The vice-president of Iraq, Tareq al-Hashemi, has called for talks to be opened with the country's insurgents in an attempt to bring peace.
"I do believe that there is no way but to talk to everybody" with the exception of al-Qaeda, he said.
He told the BBC that militants were "just part of the Iraqi communities".
Mr Hashemi, a Sunni, has personal experience of Iraq's violence. Last year his sister and two of his brothers were killed.
But he told the BBC that the only way for Iraq to make progress is for negotiations to take place.
Apart from al-Qaeda, which he said was "not very much willing in fact to talk to anybody", all parties "should be invited, should be called to sit down around the table to discuss their fears, their reservations".
A multitude of different groups are reckoned to be behind the violence in Iraq, which claims the lives of hundreds of people every month.
They range from Sunni al-Qaeda sympathisers attacking foreign troops and bombing Shia marketplaces, to Shia militias killing Sunni civilians and forcing them to leave their homes.
Sunni politicians have said Iraq's national security forces are deeply infiltrated by, and provide a cover for, the Shia militias.
On Tuesday General Abdul Hussein al-Saffe, head of policing in Dhi Qhar province, told the BBC he could not trust a third of his officers because they were loyal to militias.
The vice-president said the armed forces needed to be purged of such influence.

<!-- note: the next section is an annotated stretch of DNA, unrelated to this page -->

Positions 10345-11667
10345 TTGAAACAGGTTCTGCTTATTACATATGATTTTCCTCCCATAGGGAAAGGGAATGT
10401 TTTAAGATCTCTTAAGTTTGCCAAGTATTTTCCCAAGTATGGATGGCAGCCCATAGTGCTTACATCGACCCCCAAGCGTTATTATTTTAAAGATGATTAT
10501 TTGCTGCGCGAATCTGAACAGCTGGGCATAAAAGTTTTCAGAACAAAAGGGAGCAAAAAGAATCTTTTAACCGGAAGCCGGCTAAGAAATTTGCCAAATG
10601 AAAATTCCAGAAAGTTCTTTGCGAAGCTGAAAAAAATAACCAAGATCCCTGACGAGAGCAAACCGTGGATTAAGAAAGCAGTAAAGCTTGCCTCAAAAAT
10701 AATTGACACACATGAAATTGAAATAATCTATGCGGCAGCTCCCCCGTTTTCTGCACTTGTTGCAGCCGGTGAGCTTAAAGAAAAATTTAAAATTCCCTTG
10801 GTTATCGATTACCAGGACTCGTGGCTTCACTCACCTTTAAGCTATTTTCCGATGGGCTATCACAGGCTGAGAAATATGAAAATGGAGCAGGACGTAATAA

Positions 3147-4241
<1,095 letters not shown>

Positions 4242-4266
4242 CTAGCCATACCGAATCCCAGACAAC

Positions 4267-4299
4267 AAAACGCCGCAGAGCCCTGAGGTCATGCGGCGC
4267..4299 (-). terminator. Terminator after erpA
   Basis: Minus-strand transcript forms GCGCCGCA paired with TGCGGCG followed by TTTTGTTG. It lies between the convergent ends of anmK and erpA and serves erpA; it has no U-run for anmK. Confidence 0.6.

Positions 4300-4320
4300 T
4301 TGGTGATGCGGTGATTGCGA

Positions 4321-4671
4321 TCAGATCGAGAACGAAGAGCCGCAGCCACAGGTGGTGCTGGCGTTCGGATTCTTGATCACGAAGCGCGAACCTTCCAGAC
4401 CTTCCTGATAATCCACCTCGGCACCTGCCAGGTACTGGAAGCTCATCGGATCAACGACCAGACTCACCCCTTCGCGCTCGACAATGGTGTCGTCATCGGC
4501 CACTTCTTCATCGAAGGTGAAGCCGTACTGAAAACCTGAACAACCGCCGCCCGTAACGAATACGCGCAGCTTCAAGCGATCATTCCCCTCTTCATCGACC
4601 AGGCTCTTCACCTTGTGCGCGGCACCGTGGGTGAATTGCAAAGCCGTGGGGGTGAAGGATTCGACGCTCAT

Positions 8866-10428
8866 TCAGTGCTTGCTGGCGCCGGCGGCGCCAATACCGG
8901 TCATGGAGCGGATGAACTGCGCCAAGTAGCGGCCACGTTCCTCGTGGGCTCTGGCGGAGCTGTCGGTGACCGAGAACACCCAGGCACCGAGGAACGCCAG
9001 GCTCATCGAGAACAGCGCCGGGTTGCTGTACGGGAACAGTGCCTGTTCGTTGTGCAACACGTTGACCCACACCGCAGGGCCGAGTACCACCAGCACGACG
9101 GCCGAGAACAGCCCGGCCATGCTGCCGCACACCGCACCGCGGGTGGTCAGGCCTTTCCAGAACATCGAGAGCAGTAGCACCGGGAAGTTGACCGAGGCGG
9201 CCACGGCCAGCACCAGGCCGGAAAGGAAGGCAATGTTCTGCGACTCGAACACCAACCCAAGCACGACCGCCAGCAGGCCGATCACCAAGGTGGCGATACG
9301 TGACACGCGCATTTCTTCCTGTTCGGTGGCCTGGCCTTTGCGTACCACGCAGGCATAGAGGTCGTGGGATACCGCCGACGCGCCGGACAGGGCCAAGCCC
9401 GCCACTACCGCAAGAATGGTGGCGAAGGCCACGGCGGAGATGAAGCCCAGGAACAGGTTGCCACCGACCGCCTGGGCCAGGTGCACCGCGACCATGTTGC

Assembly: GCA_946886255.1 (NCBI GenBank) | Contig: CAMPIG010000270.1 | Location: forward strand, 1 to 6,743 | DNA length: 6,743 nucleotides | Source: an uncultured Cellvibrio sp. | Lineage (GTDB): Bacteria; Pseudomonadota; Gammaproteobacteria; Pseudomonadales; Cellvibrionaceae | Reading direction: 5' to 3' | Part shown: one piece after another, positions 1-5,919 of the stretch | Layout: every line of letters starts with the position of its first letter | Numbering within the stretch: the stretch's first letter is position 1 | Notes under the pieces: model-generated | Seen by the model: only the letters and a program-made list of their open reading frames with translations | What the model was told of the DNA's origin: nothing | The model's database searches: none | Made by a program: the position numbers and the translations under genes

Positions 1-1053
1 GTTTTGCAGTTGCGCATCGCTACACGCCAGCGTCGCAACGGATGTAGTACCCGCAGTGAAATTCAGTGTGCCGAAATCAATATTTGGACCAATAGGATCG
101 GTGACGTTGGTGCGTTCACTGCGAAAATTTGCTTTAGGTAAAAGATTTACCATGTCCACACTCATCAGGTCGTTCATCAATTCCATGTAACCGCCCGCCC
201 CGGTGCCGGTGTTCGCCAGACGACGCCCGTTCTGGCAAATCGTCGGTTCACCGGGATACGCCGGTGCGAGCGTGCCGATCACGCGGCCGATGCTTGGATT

Mr Hashemi expressed unease that the sectarian nature of the conflict was reflected in the present government in Iraq.
"[It] might be that the Iraqis need to be convinced that to break up this polarisation we have to go for, first of all, election system reform and second, to go for early elections," he said.
Regarding the presence of the US-led coalition, he said many people were "annoyed" because foreign troops were "damaging the dignity of the Iraqis".
However he added that the forces should stay in Iraq "until further notice".
"We're expecting a timetable, conditional withdrawal," he added.
"This could serve the national interests of Iraqis, as well as the national interests of Britain, as well as USA."
Insurgent and sectarian attacks have claimed tens of thousands of lives since 2003.
In the latest violence, a series of car bombs and a mortar attack have killed at least 16 people in Baghdad, on the fourth anniversary of the US-led invasion.